Discovering the Under Discovered in Barolo – In Search of Chiara Boschis

You’ll have to wait for my book, “Under Discovered: Piemonte through the eyes of its women” to get the full story.  In the meantime, I thought I’d introduce you to some of the wonderful women and their families who will populate the pages of my book.  Many I’ve known for nearly 14 years, but a few I’ve only just met through the process of researching my book.  One of those women is the effervescent and immensely talented Chiara Boschis, winemaker and owner of E. Pira e Figli in Barolo.

WInemaker Chiara Boschis at home amongst her treasured nebbiolo vines
Winemaker Chiara Boschis at home amongst her treasured nebbiolo vines

On Monday, I introduced my Vail Daily readers near and far to Chiara.  You can read more about her at:

http://www.vaildaily.com/article/20130331/AE/130339983&parentprofile=search

What I didn’t tell you was how I discovered this well-known, under-discovered maven of Barolo.  Serendipity is wonderful and often its surprises can yield incredible fruit.

After a grueling month of first getting my husband Dani off on his long trip to Israel, I was off on my odyssey in Piemonte.  I arrived in Treiso at Agriturismo Il Bricco evening of March 19th.  The journey had taken nearly 27 hours, but I was excited to be back in the land of the noble grape.

Wednesday, Thursday and Friday took me back and forth between Treiso, Barbaresco and Barolo interviewing fascinating women and men from the winemaking families of Cantina del Pino, Marchesi di Gresy, Gaja, G. D. Vajra, Livia Fontana and Cascina delle Rose.  Although I still had interviews to conduct at Deltetto, Ca’ del Baio and Matteo Correggia the following week, the weekend gave me a much-needed break to process all that I had learned in the hours of interviews.  Most of all, the weekend meant market day in Alba.

The Alba mercato is located on the fringes of the old city.  During the week the area under and around the massive roof is a parking lot.  But on Saturdays it becomes an expansive gastronomic venue.  Everything one needs to make prepare a stunning Piemontese feast – including the utensils, gadgets, pots and pans – can be found at the market.  Ok, so you have to shop elsewhere for the treasured tartufo bianci in autumn, but even the clothes and shoes to wear for the occasion can be purchased here.  Nothing like an hour walking around, envying the availability of beautiful vegetables, cheese, meat and seafood to remind me of what I miss most about living in Europe.  Why can’t we have markets like that in Colorado instead of the over-priced weekend farmers’ markets?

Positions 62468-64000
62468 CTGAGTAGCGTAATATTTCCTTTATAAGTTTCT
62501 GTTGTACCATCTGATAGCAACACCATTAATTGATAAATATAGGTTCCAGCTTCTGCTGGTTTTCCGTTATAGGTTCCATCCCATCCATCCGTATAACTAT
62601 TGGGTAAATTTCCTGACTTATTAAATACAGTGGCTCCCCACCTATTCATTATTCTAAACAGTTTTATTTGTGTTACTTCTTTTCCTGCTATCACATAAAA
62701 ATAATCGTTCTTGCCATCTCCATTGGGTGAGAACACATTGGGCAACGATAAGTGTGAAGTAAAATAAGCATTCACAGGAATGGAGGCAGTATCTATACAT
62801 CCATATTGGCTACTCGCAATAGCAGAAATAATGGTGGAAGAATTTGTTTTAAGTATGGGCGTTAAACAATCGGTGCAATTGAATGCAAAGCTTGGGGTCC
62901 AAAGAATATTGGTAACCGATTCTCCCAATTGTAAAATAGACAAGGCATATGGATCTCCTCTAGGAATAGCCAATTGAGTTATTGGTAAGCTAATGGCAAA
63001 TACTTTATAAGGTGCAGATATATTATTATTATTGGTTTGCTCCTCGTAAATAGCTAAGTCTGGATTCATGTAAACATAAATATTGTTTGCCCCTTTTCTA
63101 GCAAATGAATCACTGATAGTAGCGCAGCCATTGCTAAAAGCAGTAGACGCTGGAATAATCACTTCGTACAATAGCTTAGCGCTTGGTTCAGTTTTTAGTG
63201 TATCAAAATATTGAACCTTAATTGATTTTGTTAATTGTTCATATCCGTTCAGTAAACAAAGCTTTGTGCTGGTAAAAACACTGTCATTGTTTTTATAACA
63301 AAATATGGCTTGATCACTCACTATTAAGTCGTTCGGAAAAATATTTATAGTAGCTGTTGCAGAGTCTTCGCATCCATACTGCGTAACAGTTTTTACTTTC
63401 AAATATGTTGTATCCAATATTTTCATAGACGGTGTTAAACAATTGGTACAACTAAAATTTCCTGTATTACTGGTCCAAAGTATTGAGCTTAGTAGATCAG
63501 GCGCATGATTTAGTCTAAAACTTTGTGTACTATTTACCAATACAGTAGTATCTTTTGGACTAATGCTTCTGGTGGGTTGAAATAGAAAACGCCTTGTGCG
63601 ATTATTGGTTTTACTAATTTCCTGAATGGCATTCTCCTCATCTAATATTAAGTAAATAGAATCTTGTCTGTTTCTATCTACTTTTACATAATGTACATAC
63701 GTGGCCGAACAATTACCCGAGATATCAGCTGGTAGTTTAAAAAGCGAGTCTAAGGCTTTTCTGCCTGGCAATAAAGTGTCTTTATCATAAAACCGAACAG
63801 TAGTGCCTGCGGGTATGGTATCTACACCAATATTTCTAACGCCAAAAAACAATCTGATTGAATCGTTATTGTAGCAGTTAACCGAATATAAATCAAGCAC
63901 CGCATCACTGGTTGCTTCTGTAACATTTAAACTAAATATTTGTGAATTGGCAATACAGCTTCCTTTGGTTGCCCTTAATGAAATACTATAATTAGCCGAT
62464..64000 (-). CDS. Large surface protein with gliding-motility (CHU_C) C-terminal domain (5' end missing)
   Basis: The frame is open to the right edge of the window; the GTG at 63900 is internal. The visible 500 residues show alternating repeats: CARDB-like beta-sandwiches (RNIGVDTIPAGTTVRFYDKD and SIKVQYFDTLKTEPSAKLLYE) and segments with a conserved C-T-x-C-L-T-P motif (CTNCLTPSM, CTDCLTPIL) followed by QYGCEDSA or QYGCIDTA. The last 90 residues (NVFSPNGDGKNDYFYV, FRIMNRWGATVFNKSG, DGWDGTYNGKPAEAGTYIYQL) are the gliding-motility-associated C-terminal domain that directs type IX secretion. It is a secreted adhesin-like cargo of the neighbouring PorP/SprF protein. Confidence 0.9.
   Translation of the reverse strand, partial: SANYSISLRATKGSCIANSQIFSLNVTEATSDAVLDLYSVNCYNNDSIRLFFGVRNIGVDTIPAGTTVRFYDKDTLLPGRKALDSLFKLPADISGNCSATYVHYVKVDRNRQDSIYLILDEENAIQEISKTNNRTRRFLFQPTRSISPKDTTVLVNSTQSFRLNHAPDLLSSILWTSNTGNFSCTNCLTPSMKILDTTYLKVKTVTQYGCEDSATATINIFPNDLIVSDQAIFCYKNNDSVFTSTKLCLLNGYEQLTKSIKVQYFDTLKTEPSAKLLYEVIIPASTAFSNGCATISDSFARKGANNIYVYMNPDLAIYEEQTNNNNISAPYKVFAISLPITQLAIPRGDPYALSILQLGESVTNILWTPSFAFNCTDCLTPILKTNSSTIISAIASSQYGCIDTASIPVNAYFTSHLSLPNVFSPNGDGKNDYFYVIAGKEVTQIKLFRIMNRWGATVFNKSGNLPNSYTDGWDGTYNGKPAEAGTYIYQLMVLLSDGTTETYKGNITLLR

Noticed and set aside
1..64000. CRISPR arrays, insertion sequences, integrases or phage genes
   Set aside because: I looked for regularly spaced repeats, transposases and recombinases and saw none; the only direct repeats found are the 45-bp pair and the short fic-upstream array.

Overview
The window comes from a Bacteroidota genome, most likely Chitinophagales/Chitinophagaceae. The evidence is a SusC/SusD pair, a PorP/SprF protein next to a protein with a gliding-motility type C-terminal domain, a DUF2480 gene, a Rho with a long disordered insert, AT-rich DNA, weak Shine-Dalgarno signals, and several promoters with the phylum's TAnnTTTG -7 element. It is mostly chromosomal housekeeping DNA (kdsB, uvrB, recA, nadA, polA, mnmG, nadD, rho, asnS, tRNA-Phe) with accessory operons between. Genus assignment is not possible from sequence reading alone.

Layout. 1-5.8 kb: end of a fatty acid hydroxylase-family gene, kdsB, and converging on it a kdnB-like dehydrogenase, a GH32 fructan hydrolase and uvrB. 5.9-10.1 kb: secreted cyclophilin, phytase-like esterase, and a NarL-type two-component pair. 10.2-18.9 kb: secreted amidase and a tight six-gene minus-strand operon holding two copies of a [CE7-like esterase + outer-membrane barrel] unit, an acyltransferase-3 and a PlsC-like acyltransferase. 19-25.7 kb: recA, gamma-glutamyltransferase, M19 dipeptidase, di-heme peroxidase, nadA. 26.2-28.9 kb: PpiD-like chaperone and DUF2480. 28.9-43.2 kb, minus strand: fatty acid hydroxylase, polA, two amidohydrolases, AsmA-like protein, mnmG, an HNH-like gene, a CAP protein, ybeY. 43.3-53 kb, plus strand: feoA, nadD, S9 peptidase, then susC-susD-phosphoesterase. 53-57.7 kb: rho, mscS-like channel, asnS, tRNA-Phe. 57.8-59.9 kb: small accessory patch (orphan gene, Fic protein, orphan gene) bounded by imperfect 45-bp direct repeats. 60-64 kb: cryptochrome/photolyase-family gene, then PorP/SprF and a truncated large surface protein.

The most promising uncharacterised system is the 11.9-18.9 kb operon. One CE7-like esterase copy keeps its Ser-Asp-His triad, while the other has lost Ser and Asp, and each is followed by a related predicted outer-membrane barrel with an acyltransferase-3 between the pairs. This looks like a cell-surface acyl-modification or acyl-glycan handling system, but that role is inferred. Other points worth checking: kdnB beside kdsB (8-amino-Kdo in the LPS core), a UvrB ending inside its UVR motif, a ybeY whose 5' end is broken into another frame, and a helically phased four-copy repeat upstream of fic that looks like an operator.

Pasta Perfection in the Alba mercato                    Mediterranean Mollusks

WIth that obligatory stroll through the mercato complete, I drove back to Il Bricco, deposited my goodies – chestnut honey, roasted hazelnuts, lace scarves and the Parmigiano-Reggiano given to me as a gift from the cheese couple I wrote about last year – and headed west to Barolo (see below).

Husband and wife cheese merchants in the Alba mercato

I was on a mission.  Ristorante La Cantinetta was my destination.

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